BACKGROUND & OBJECTIVE
Weighted ball programs have become increasingly popular in youth sports as increasing emphasis is placed on baseball pitch velocity and early sport specialization. This study seeks to define, explain, and quantify the adaptations seen with weighted ball programs. The purpose of this study was to explore the effects of training with a weighted ball on pitch velocity, passive range of motion (PROM), muscle strength, elbow torque, and injury.
During the baseball offseason, 38 healthy youth pitchers (age 15 +/- 1.2 years) performed a throwing program and strength training program 3 x per week for 6 weeks. Recruits were excluded if they had a history of injury in the past 12 months. The 38 subjects were randomized into a control (n = 19) and experimental group (n = 19), with the control group throwing only with 5-ounce regulation weight balls and the experimental group throwing with under and overweight balls ranging from 2 ounces to 32 ounces.
Over the course of the 6-week program, throws were performed from 3 common baseball drill positions: knee (half kneeling), rocker (similar to split stance), and run and gun (crow hop). Baseline measurements were taken at the onset of the study and then reassessed following the aforementioned 6-week intervention. Highly reliable and novel methods were used to measure some of the more difficult to quantify variables: elbow varus torque and shoulder IR velocity were measured using an elbow sleeve with an embedded inertial measurement unit and strength was measured via handheld dynamometry.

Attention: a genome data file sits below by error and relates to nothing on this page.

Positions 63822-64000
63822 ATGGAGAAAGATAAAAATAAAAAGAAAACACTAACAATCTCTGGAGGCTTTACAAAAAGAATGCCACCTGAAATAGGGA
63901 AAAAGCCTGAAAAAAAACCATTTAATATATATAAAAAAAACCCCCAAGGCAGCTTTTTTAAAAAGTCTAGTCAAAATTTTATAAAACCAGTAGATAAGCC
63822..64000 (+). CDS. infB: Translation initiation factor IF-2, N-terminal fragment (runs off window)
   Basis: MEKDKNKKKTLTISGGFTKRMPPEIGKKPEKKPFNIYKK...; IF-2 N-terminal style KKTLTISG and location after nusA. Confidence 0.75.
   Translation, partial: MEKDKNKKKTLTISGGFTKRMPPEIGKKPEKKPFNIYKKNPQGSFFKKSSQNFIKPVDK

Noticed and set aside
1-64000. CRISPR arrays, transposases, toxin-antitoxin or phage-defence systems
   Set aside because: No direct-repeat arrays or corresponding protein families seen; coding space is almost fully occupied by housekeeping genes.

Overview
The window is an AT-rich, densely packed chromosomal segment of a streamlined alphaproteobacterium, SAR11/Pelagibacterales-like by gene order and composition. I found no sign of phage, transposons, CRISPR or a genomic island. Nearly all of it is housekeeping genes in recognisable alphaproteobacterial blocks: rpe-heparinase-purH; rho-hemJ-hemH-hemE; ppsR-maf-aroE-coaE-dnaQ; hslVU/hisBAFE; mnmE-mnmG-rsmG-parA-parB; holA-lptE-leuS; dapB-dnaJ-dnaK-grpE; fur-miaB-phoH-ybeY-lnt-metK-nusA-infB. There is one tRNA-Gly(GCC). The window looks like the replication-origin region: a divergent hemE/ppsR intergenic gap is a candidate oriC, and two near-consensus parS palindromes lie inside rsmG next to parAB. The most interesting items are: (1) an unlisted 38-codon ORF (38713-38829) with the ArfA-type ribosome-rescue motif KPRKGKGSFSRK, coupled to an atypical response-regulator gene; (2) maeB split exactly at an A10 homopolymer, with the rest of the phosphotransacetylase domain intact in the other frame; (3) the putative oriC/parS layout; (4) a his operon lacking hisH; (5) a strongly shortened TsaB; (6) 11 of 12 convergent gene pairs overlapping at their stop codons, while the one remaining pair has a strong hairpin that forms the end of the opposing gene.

There was a 3.3% increase in throwing velocity in the training group whereas the control group did not improve velocity. The most significant and explanatory finding of the increased velocity was a 4.3° increase in external rotation passive range of